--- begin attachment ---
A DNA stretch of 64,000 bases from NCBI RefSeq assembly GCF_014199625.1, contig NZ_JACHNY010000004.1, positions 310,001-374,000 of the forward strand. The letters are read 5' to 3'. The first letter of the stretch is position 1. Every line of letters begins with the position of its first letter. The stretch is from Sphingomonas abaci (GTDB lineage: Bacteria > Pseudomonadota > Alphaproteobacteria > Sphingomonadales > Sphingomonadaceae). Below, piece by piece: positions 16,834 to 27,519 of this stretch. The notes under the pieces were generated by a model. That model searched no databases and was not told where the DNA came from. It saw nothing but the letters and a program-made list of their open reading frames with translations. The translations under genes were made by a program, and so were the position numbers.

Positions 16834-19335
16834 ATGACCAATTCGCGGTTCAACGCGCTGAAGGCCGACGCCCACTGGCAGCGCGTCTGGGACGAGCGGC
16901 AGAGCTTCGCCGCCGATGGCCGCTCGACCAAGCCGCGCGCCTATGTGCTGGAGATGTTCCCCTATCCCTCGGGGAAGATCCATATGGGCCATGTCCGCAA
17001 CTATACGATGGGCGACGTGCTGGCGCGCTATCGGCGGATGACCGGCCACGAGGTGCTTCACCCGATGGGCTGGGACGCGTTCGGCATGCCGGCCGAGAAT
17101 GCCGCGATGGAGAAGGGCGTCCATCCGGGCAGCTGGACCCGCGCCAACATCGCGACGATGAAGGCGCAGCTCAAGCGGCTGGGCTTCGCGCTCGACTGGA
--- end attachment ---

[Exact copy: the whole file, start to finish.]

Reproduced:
A DNA stretch of 64,000 bases from NCBI RefSeq assembly GCF_014199625.1, contig NZ_JACHNY010000004.1, positions 310,001-374,000 of the forward strand. The letters are read 5' to 3'. The first letter of the stretch is position 1. Every line of letters begins with the position of its first letter. The stretch is from Sphingomonas abaci (GTDB lineage: Bacteria > Pseudomonadota > Alphaproteobacteria > Sphingomonadales > Sphingomonadaceae). Below, piece by piece: positions 16,834 to 27,519 of this stretch. The notes under the pieces were generated by a model. That model searched no databases and was not told where the DNA came from. It saw nothing but the letters and a program-made list of their open reading frames with translations. The translations under genes were made by a program, and so were the position numbers.

Positions 16834-19335
16834 ATGACCAATTCGCGGTTCAACGCGCTGAAGGCCGACGCCCACTGGCAGCGCGTCTGGGACGAGCGGC
16901 AGAGCTTCGCCGCCGATGGCCGCTCGACCAAGCCGCGCGCCTATGTGCTGGAGATGTTCCCCTATCCCTCGGGGAAGATCCATATGGGCCATGTCCGCAA
17001 CTATACGATGGGCGACGTGCTGGCGCGCTATCGGCGGATGACCGGCCACGAGGTGCTTCACCCGATGGGCTGGGACGCGTTCGGCATGCCGGCCGAGAAT
17101 GCCGCGATGGAGAAGGGCGTCCATCCGGGCAGCTGGACCCGCGCCAACATCGCGACGATGAAGGCGCAGCTCAAGCGGCTGGGCTTCGCGCTCGACTGGA